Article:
Antarctic Ice Shelf Crumbles

Antarctic ice loss surgesA 160 square mile chunk of Antarctica's Wilkens ice shelf is collapsing [ark | moreark | more2ark2 | search] in the continent's fast warming southwest Antarctic Peninsula. “Block after block of ice is just tumbling and crumbling into the ocean.. The shelf is not just cracking off and a piece goes drifting away, but totally shattering.” Given the Connecticut sized collapsing shelf is permanent floating ice, in itself this will not lead to sea level rise [search]. But loss of ice shelves does make it easier for land ice to melt and otherwise move into the ocean.
Along with Arctic sea and glacial ice melt, this new alarming example of accelerated ice cap melting [ark] presents dramatic visual evidence illustrating the advanced state of global heating. The time for the discussions of small thinking in response to climate change and global ecological crises is long since past. Simply, light bulbs and Priuses, biofuels and carbon trading, are not going to do it. Only a comprehensive program of social change — things like ending coal use and ancient forest logging, while reducing human population and consumption — pursued through intense advocacy, awareness building and profound personal and societal revolution, will save us now.

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16 Responses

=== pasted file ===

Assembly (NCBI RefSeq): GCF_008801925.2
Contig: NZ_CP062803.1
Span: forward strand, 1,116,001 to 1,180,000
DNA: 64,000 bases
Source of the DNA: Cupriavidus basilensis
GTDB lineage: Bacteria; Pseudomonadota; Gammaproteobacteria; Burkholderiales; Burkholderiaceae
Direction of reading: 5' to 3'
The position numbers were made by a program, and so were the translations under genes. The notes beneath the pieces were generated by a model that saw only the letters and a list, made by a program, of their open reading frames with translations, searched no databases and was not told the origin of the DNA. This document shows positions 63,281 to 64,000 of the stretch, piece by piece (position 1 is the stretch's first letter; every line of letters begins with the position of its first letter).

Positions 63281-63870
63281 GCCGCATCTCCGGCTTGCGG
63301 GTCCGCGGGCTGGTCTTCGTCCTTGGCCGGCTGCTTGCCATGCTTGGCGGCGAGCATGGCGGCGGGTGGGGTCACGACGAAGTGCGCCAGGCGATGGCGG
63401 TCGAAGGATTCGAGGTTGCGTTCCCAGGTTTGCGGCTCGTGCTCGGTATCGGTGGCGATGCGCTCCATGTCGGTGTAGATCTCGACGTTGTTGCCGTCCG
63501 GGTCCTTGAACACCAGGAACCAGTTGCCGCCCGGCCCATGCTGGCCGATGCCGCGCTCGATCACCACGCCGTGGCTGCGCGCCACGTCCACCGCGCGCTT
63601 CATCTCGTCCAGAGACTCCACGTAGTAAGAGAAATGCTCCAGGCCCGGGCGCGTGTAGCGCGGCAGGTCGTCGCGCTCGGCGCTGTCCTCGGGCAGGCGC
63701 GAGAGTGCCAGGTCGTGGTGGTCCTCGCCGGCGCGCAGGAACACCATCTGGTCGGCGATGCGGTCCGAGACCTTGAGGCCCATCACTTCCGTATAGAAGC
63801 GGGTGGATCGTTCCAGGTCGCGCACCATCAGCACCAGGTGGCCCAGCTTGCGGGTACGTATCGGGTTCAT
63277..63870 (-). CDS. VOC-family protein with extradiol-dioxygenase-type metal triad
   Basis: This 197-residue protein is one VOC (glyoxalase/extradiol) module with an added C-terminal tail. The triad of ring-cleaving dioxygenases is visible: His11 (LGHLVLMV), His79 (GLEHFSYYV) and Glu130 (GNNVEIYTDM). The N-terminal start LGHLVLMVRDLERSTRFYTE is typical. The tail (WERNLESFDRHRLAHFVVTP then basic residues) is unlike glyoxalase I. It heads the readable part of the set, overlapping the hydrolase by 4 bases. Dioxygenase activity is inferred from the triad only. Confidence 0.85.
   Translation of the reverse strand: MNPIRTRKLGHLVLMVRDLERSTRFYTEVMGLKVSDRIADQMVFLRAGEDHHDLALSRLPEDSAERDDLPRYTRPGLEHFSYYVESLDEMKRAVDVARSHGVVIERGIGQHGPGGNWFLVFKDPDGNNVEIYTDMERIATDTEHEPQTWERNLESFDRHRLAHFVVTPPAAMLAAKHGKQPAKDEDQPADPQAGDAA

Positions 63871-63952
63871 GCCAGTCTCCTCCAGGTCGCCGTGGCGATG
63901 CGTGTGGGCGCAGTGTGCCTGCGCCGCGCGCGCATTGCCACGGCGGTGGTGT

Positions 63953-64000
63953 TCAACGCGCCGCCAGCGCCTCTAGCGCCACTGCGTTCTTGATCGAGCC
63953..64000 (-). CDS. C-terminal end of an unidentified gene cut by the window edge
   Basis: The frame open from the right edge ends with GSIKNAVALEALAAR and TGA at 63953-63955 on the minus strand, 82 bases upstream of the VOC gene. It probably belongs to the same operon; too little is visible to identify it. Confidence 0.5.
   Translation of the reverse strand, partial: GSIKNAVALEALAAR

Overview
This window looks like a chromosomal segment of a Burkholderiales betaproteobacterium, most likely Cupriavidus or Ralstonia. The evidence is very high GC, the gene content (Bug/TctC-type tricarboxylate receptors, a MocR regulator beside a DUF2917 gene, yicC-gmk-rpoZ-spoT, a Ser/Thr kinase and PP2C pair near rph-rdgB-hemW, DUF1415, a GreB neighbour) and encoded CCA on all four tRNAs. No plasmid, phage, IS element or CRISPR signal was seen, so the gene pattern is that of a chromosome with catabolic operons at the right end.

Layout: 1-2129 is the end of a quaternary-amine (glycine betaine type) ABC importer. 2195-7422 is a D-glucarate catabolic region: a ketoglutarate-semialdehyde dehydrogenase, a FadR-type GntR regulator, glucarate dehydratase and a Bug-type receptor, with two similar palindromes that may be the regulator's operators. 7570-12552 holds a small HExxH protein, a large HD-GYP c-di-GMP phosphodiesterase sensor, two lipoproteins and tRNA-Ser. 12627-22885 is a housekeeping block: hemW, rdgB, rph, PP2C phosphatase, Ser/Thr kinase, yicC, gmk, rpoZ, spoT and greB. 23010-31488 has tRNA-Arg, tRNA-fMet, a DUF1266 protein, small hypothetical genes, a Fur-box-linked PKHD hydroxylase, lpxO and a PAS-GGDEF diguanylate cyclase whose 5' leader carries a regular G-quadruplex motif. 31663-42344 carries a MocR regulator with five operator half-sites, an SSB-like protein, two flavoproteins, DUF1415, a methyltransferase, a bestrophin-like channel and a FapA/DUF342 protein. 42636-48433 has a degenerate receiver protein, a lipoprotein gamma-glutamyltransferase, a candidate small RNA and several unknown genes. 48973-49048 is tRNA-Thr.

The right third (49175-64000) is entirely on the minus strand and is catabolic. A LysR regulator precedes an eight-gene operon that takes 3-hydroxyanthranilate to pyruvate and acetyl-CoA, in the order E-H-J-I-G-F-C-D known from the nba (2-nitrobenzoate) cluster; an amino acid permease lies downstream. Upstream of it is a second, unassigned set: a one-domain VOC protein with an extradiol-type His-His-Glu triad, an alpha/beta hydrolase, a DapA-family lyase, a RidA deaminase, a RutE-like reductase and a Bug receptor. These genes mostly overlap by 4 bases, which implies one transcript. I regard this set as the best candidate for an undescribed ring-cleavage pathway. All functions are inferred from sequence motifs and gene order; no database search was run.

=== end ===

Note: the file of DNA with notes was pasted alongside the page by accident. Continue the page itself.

1. Dear Friends,
    Is it possible that the scientific evidence of climate change is appearing ubiquitously; but our "brightest and best" are refusing the "connect the dots" to its profound implications for the future of life as we know it on Earth?
    Sincerely,
    Steve

  2. Anna Simpson says:

    I'd agree with you very much here. As you say saving electricity, using the cars less, none of this is going to make a great difference, what's need is for the whole world to do it together, but this isn't physically possible really is it? Slowing down and stopping global warming, isn't going to happen now.
    I'm only 17 years old, and I feel very passionately about the world around me, I recyle, use the car as little as possible, cut down on electricity, but if there are only a few people like me in the world doing this, it is not going to make a great deal of difference.
    It is very worrying at how fast the sea ice is melting, especially as it's melting faster than first thought.

  3. R. Gates says:

    The break up of Antarctica from global warming has been predicted for years. Like the melting of the arctic, it might happen much faster than has been thought possible.
    Prepare for rapid climate change…that's the best advice. Not much we can do to stop it now as the carbon doxide is already in the system.

  4. Delphiseus says:

    As you say, we are well past the point where conservation band-aids are going to do any good. In fact, the extremely limited individual action being taken in energy and environmental conservation won't even slow the advance of human inflicted climate change. Despite the blatantly obvious facts there are many who continue to deny at various levels:
    – There is no climate change
    – Climate change exists, but is natural and cyclical and not human caused
    – There may be slight human caused climate change but it isn't a significant threat
    – Even if there is significant climate change it isn't a concern as we will simply adapt